Natural gas as a transition fuel
What is the current energy situation in Asia?
Across Asia, most nations are still heavily reliant on coal and diesel for power generation. While there are variations between jurisdictions, numerous countries – including China, India, Indonesia and Philippines – still use coal for more than 50 per cent of their electricity generation. Many countries have long-term strategies built around renewable energy. But with economies and energy demand across Asia expected to grow significantly over the next decade, there is a need for affordable and reliable transition fuels that allow that demand to be met while progress continues towards achieving emissions reductions targets. Natural gas can be such a transition fuel.
What makes natural gas a good transition fuel?
Modern gas-fired electricity plants produce between 50 and 60 per cent less carbon emissions than their coal-powered equivalents while also being significantly more efficient. Gas also offers an always available lower-carbon source of baseline power production in decades to come to balance intermittency issues that associated with widespread use of renewables.
Why is this transition needed?
Asia has more than half the world’s people and, as populations and economies continue to grow, so too will the associated energy demand. If Asia is unable to meet its emission reduction targets, then the world will miss its timeline to achieve net zero by 2050.
What are some of the challenges of using gas as a transition fuel?
While some countries in Asia produce their own natural gas – notably Indonesia, Malaysia and Thailand – the majority either currently rely or will rely on imports, which poses challenges from both an energy security and infrastructure perspective. Only 9 per cent of the world’s proved gas reserves are in Asia.
The war in Ukraine means global competition for gas supply is more contested than it has ever been. Meanwhile, LNG import terminals usually take several years to complete after a final investment decision is made. ANGEA is here to assist governments and industry with planning of import strategies and infrastructure. Our member companies, which includes some of the world’s most significant gas producers, will be crucial to energy supply and security in the region.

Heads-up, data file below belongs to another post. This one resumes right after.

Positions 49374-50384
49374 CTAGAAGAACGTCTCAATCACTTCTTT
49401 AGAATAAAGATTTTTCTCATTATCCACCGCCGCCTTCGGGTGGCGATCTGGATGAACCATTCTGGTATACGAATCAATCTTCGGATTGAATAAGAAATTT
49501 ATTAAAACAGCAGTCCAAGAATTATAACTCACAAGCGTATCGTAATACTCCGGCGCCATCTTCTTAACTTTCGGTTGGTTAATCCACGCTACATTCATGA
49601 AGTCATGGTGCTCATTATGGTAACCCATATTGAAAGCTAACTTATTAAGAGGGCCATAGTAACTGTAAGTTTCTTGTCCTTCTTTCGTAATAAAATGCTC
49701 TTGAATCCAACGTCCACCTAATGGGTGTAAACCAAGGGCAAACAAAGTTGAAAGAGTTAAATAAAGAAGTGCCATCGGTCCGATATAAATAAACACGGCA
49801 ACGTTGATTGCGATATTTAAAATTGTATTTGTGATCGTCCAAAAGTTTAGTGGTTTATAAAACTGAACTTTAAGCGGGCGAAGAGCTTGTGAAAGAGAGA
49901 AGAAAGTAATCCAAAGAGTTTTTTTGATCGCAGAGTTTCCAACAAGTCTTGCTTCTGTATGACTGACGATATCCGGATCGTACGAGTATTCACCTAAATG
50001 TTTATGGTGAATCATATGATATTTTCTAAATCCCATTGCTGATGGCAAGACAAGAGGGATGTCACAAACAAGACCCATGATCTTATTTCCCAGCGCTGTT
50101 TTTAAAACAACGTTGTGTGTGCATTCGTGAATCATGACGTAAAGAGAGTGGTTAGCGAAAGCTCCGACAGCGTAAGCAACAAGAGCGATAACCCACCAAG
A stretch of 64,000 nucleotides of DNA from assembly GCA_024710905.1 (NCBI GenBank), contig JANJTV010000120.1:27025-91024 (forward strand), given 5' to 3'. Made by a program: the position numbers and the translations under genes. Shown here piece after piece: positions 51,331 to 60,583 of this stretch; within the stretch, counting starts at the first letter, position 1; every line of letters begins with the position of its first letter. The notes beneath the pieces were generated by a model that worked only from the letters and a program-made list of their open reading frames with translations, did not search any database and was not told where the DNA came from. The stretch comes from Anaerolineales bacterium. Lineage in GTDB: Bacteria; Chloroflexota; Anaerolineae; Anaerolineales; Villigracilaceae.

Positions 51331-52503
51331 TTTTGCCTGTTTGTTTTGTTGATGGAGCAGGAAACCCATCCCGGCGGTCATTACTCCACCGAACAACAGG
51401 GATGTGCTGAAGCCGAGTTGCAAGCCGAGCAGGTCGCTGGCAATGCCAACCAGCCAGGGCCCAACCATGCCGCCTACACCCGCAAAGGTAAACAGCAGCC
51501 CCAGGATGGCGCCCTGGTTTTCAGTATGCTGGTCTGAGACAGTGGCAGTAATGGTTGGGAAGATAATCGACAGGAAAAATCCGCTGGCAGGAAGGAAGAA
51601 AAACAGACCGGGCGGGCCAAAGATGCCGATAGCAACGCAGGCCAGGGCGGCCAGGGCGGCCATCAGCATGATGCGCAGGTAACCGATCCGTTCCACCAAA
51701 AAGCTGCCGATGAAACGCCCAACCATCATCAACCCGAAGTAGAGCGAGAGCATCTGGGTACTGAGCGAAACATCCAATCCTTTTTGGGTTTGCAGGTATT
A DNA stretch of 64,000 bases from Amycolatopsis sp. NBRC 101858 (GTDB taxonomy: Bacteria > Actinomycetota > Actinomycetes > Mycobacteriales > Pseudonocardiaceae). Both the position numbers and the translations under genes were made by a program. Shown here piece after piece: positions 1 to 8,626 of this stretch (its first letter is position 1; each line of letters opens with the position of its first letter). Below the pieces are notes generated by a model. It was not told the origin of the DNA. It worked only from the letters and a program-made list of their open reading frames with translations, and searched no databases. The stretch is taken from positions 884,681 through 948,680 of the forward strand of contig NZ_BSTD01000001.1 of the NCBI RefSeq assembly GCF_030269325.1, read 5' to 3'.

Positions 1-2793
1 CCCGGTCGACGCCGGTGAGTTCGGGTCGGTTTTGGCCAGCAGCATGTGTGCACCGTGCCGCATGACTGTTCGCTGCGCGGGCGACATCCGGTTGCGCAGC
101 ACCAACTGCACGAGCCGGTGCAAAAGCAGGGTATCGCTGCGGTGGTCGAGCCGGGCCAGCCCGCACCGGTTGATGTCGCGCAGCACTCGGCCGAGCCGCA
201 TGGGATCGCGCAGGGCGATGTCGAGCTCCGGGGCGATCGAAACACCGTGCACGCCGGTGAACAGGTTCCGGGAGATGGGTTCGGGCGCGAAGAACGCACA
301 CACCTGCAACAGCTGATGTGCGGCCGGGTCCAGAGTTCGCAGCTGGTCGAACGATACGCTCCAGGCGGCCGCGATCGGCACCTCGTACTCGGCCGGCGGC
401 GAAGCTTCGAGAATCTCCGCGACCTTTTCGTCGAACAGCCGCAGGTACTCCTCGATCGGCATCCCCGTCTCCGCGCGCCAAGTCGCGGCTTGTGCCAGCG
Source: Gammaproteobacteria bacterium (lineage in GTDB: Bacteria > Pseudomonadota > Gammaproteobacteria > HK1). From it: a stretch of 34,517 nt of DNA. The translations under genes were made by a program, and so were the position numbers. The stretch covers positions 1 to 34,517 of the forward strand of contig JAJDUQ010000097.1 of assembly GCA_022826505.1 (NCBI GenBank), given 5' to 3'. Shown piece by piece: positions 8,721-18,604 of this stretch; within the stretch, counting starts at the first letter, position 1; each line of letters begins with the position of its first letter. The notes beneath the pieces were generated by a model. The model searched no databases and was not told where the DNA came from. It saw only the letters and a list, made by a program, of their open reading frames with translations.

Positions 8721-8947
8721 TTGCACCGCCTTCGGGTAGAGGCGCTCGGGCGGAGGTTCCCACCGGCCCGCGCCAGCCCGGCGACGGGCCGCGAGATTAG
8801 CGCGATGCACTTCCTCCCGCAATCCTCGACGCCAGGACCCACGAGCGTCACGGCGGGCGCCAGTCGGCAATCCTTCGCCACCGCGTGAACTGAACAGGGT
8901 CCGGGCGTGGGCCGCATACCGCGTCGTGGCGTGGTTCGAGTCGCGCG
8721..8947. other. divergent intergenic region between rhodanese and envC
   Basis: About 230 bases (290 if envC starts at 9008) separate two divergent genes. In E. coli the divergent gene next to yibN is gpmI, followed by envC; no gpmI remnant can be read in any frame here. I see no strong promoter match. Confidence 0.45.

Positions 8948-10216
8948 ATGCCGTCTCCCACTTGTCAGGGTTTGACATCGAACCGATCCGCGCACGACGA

Gas production and its use in electricity generation comes with an emissions profile that can be addressed through innovations like carbon capture, utilisation and storage (see more details below).
How are countries in Asia approaching the transition to gas?
Three countries in Asia – Japan, Korea and China – have the largest LNG import capacity in the world. Japan is particularly advanced with its energy transition plans and aims to have up to eight new gas-powered electricity plants online by 2030. Vietnam has plans to introduce more than 20 new gas-fired plants, while gas is already a well-established part of the energy mix in Thailand and will help underpin the country’s ambitious renewables program. Likewise, Korea has plans to convert nearly half of its coal-fired power stations to gas as it transitions to more renewables.
Around the region, India, China, Indonesia and Malaysia have all forecast greater roles for natural gas. The Philippines, with its rapidly expanding economy, dependence on coal and declining indigenous gas reserves, has long had the potential to be a significant LNG importer.
Transition in action – Singapore
Once powered by oil, Singapore started shifting to gas-powered electricity generation in the early 2000s and hasn’t looked back. Today, 96 per cent of Singapore’s electricity needs are met by natural gas, a situation that is enabling the country to be bold with its efforts to expand renewables capacity (solar) and explore alternative fuels (like hydrogen). Singapore is expected to use gas for electricity for decades to come.
Are there ways gas production can be less carbon-intensive?
ANGEA’s members – like other gas producers around the world – continue to invest in technology and innovation that lowers their carbon footprint. Use of renewables to power gas production operations is one example of this, while there is ongoing work to decrease the carbon profile of LNG shipping (including the use of ammonia as fuel). One of the most exciting growth areas for the gas sector is the rapid advancement of carbon capture, utilisation and storage – a scientific process by which greenhouse gas emissions from the production of natural gas or its use as a fuel are captured and then either placed into permanent storage or used in other forms of industrial processing.
What is ANGEA’s role with natural gas?
ANGEA’s membership consists of the biggest companies throughout the global natural gas and energy supply chain. We work with governments and industries across Asia to ensure there is an affordable and secure supply of low carbon gas, to serve as a critical transition fuel as the region works to achieve its climate targets.
ANGEA is an industry association representing LNG and natural gas producers, energy buyers, suppliers and companies in APAC. Based in Singapore, it works in partnership with governments and societies across the region to deliver reliable and secure energy solutions that achieve national economic, energy security, social and environmental objectives and meet global climate goals.